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Discourses of Counselling

Discourses of Counselling
HIV Counselling as Social Interaction

First Edition
  • David Silverman - Visiting Professor at the University of Technology, Sydney and King’s College, London, Emeritus Professor at Goldsmiths’ College and Adjunct Professor at Queensland University of Technology

February 1997 | 256 pages | SAGE Publications Ltd
Stimulating and timely, Discourses of Counseling offers a fully researched and analytically sensitive account of how counseling as a process is dynamically constructed through the interaction of therapist/counselor and client. Author David Silverman draws from research of people undergoing an HIV test while in a therapeutic relationship to explore the ways in which conversations between therapists and counselors reflect, embody, and subtly alter assumptions about the purpose, method, and practice of counseling. Of particular interest to professionals who counsel within the domain of HIV and other health counseling, and those who use narrative in practice, Discourses of Counseling also captures topics of importance to researchers and students in the traditions of sociological work on interactionism, conversation analysis, and ethnomethodology.

What Is HIV Counselling?
Basic Methodological Issues
Communication Formats in HIV Counselling
The Construction of `Delicate' Objects in Counselling
Offering the Agenda to the Patient
Delays in Delivering Test Results in Post-HIV-Test Counselling Interviews

Advice-Giving and Advice-Reception
Resisting Advice
Concealing Advice
The Advice-as-Information Sequence

Counselling as a Discourse of Enablement
Implications for Practice

`This study of the tacit communicative skills that inform verbal interaction between counsellors and clients in various kinds of HIV counselling... primarily informed by conversation analysis... is sensitive to the requirements of counsellors who will want to know the practical benefits for them which emerge from this kind of study of interaction in counselling sessions' - British Journal of Sociology

`Many texts claim to be based in, or to be written for, the scientist-practitioner (or the practitioner-researcher), yet seldom have I read a book that reaches this audience in such a useful and effective manner. This book not only describes how research can inform practice, but offers the experience as you read it... I was particularly struck by the sensitivity to language that Silverman illustrates throughout the book. I found that, without trying, I was listening to my clients with a different attunement, somehow noticing subtle nuances with a greater range of possible interpretations... Regardless of paradigm, the professional who has a role as a listener will be enriched by reading this book and thinking seriously about their own practice' - The Psychologist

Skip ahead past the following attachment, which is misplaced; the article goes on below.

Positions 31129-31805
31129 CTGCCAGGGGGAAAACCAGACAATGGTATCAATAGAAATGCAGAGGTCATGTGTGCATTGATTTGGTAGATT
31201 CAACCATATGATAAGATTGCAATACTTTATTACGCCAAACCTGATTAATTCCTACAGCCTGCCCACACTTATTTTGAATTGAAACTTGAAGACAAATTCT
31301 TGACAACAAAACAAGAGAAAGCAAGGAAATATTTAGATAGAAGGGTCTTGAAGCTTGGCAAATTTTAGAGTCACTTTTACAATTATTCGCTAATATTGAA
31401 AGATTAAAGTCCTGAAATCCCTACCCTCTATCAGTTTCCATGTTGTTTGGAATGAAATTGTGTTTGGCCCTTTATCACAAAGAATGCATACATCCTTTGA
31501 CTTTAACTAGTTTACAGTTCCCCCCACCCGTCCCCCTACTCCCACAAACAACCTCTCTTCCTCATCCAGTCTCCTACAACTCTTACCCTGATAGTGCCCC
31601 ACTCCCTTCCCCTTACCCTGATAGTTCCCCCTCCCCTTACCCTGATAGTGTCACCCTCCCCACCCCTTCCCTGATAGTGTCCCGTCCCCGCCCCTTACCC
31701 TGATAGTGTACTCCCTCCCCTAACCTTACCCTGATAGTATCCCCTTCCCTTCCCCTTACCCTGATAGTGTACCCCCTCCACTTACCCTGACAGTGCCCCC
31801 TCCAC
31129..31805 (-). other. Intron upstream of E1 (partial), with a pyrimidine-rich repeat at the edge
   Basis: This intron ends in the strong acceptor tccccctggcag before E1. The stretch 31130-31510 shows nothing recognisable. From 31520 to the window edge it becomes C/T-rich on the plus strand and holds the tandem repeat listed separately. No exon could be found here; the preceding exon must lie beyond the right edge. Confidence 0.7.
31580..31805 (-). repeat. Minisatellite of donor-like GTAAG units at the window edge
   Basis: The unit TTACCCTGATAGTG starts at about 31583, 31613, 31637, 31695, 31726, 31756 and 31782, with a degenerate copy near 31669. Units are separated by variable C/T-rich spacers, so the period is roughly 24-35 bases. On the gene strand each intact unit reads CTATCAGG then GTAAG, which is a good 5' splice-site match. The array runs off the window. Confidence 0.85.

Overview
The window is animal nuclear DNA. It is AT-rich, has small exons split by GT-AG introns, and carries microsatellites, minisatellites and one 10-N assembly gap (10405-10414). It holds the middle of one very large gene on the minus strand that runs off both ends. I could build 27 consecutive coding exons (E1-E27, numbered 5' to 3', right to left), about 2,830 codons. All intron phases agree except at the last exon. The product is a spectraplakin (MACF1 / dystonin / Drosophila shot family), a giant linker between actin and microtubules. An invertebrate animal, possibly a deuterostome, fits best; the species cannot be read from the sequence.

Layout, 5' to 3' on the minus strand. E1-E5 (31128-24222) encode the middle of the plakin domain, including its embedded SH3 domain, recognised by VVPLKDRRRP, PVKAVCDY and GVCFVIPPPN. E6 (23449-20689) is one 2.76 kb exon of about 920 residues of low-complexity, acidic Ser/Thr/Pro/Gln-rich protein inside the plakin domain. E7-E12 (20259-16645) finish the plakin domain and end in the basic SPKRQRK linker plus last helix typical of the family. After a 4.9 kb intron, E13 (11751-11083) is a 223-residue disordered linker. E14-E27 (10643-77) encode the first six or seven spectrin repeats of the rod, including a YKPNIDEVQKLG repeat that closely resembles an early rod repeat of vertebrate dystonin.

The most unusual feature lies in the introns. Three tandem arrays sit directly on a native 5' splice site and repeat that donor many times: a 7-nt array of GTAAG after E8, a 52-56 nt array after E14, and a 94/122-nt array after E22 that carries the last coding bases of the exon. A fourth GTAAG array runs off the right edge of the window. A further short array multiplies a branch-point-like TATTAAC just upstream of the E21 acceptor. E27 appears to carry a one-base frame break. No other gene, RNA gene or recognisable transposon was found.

`This book is the result of several years' research into HIV counselling... a collage of intertwining and reflexive segments on different aspects of HIV counselling... Talk about sex and death can be highly absorbing, especially when presented with the fastidious exactitude of CA, and here the transcriptions... are of a rare quality. Introducing and addressing such "delicate" topics... is easier if the counsellor is "in control of" the agenda. Thus there is often an ambiguity in the interactive status of interviews which lean on the one hand towards the patient-centred approach, and on the other the retaining of control by the professional... While power and resistance may be ubiquitous in everyday life, it is through the detailed examination of their local reproduction in talk that we are able to gain empirical knowledge of their actual form and practical implications. In few areas of contemporary life could this assertion be made more precisely than in the discourses on sexuality which Silverman examines in this study' - Journal of Sociolinguistics

`This book reports the author's conversation analyses (CA) of counselling sessions, largely in HIV testing clinics in the USA and UK... Throughout, the text contains examples from actual interactions illustrating the sometimes clever and subtle skills deployed by the speakers... It is perhaps in this detail that the quality of the book lies. In this respect the author's claims for the superiority of CA's transcription techniques above the invented examples and tidied up transcripts of most existing accounts of counselling are borne out. For practitioners reading the book, it must be like looking into a mirror for the first time, perceiving just what it is they have always done without realising it... The view that meanings of utterances can be understood by attending to the preceding moves is also strongly supported, the relevant material being made fully available to the reader; herein lies the chief claim of CA to fulfil conventional standards of scientific quality' - Medical Sociology News

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